Michael Cherney’s New Primordial Chaos is inspired by an ancient scroll by Zhu Derun (1294–1365), a Yuan-period calligrapher, painter, and poet who depicted his Hunlun tu, (translated as “Primordial Chaos” or the “Cosmic Circle”) in the mid-fourteenth century. Hunlun is a reference to the Daoist cosmological concept of the undifferentiated matter that formed the cosmos. In Zhu’s work, a perfect circle appears between a poem and a sprawling tree on a bed of rocks. The verse reads:
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Primordial chaos is not square but round, not round but square. Before the appearance of heaven and earth, there were no forms; yet forms existed. After the appearance of heaven and earth forms existed but became undefined, their constant expansion and contraction, furling and unfurling making them beyond measure.

Referencing Chinese landscape copyist traditions, Cherney appropriates Zhu’s scroll by superimposing a photograph of the Beijing sun precisely within Zhu’s circle. Whereas Zhu’s Primordial Chaos alludes to the ancient Chinese belief in the original chaos, the grand emptiness out of which cosmic bodies emerged, Cherney’s New Primordial Chaos revisits this idea within the modern context of a polluted world—a human-created chaos that visibly obscures and deforms the sun.
—Serena Hildebrandt ’20

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Two photographs side-by-side of young, Asian children, one boy and one girl, wearing white shirts and red ties with painted faces depicting traditional Chinese motifs.
Huang Yan, Brother and Sister No. 1 and 2, 2006, Chromogenic print, Tang Teaching Museum collection, promised gift of the Jack Shear Collection of Photography
Huang Yan uses the body as a canvas for his traditional landscape paintings. He highlights the powerful relationship between traditional ink painting and Chinese identity by photographing bodies adorned with mountains, animals and flowers. Here he paints on the faces of two children, blurring the lines between photography, painting, and performance. Huang Yan was among a generation of artists influenced by the Communist Regime’s oppressive legacy of political and artistic controls.
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Brother and Sister illustrates an urgent post-Cultural Revolution desire to reassert the importance of ink art as a symbol of artistic, philosophical, and social heritage in China—as Yan says, addressing the “interrelated sense of identity of the Chinese.”
—Serena Hildebrandt ’20
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Three light, irregular-shaped rocks, each on their own wooden pedestal.
Artist unknown, Three Scholar’s rocks, n.d., stone on wood, Tang Teaching Museum collection, promised gift of Susan M. Yecies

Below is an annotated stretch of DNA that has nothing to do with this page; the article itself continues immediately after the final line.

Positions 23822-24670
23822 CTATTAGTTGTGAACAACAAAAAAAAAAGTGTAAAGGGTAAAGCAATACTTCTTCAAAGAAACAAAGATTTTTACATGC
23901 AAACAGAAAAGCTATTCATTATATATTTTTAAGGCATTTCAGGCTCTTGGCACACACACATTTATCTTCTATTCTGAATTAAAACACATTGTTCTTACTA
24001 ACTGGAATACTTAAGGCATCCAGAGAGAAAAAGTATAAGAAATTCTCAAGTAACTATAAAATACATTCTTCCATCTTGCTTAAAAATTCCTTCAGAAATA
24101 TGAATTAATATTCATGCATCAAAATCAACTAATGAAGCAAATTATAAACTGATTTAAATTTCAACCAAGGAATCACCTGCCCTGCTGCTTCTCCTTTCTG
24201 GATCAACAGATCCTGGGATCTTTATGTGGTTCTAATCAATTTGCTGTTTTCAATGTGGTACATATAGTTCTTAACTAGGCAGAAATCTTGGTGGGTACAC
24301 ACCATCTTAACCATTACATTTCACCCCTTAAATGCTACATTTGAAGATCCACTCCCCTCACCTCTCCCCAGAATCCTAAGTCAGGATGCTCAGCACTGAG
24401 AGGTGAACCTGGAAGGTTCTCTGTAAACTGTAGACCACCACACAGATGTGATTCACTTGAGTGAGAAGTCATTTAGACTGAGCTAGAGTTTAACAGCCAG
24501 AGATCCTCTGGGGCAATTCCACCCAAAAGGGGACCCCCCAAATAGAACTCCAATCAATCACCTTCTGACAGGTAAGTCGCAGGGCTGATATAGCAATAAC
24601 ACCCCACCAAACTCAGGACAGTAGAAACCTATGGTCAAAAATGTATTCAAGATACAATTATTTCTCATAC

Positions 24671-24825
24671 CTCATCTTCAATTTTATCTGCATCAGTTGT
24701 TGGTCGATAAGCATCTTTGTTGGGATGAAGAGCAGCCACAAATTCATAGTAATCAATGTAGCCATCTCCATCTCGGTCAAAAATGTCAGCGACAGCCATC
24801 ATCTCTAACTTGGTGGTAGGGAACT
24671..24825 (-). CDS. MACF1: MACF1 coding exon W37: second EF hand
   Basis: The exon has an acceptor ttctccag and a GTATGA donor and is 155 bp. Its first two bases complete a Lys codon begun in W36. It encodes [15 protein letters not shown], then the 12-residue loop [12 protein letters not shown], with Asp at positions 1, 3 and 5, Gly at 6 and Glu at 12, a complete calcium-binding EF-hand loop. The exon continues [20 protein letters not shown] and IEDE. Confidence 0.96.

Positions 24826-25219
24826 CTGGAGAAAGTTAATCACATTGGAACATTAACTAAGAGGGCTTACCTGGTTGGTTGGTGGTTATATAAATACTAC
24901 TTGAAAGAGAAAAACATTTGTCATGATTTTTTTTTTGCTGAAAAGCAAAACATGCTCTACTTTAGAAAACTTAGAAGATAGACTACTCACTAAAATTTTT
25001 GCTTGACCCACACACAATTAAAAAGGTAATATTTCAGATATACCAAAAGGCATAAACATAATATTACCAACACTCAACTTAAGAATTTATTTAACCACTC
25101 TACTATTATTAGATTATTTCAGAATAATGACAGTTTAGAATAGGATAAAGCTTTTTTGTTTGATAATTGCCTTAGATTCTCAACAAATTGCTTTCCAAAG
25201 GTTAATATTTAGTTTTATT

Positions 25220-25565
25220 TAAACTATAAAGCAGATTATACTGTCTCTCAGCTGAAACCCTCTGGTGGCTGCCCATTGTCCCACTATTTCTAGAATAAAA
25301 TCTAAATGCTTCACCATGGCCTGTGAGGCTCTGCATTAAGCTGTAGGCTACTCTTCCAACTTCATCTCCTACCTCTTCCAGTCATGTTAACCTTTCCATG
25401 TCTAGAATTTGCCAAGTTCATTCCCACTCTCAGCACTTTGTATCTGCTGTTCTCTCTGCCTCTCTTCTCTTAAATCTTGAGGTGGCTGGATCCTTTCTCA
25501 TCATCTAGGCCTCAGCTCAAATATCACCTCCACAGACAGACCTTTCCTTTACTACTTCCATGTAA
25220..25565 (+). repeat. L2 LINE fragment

Scholars’ rocks (gongshi) are naturally occurring rocks originally collected by Chinese scholars. Scholars saw them as a source of inspiration, because like a landscape painting, they represented a microcosm of nature. During the Tang dynasty (618–907) four aesthetic criteria for scholar’s rocks were determined: thinness, openness, perforations, and wrinkling. Traditional and contemporary artists meditate on them in their studios, inspired by their abstract qualities and the imagery they evoke.
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They are prized for how they have been sculpted through erosion and are emblematic of the transformational processes of nature. Their forms suggest mountainscapes and are appreciated for appearing to resemble animals, figures, or mythic creatures.
—Serena Hildebrandt ’20
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A long tan paper scroll with an abstract, black and white, ink painting in the center of the scroll hung on a dark blue wall.
Irene Chou, Infinity Landscape, c. 1985–1989, ink and pigment on paper mounted on painting scroll, Collection of Johnson Chang
Irene Chou was beginning her career as a journalist when she fled from Shanghai to Hong Kong during the Cultural Revolution. She became a student of the Lingnan School of painting, beginning her practice by making repeated images of trees and mountains as a way to connect with nature. From these studies of the earth, she created complex abstracted compositions that resembled space. Her Infinite Landscapes are rooted in a desire to explore the connections between humans and the cosmos—the energies that connect us and formed the world.
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The root-like patterns she creates are made with a thick extended stroke that appears in vortex-like circles. Infinity Landscape reflects Chou’s symbolic recognition and knowledge of Taoism, a philosophy that began through observance of the natural world and teaches a desire for cosmic balance found through self-reflection and following the rhythms of the universe, the “Tao”.
—Serena Hildebrandt ’20
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A long tan paper scroll with an ink painting of two herons in a simple village-scape.
Li Hua-sheng, Two Herons by the Water, 1989, ink and pigment on paper on scroll, Collection of Johnson Chang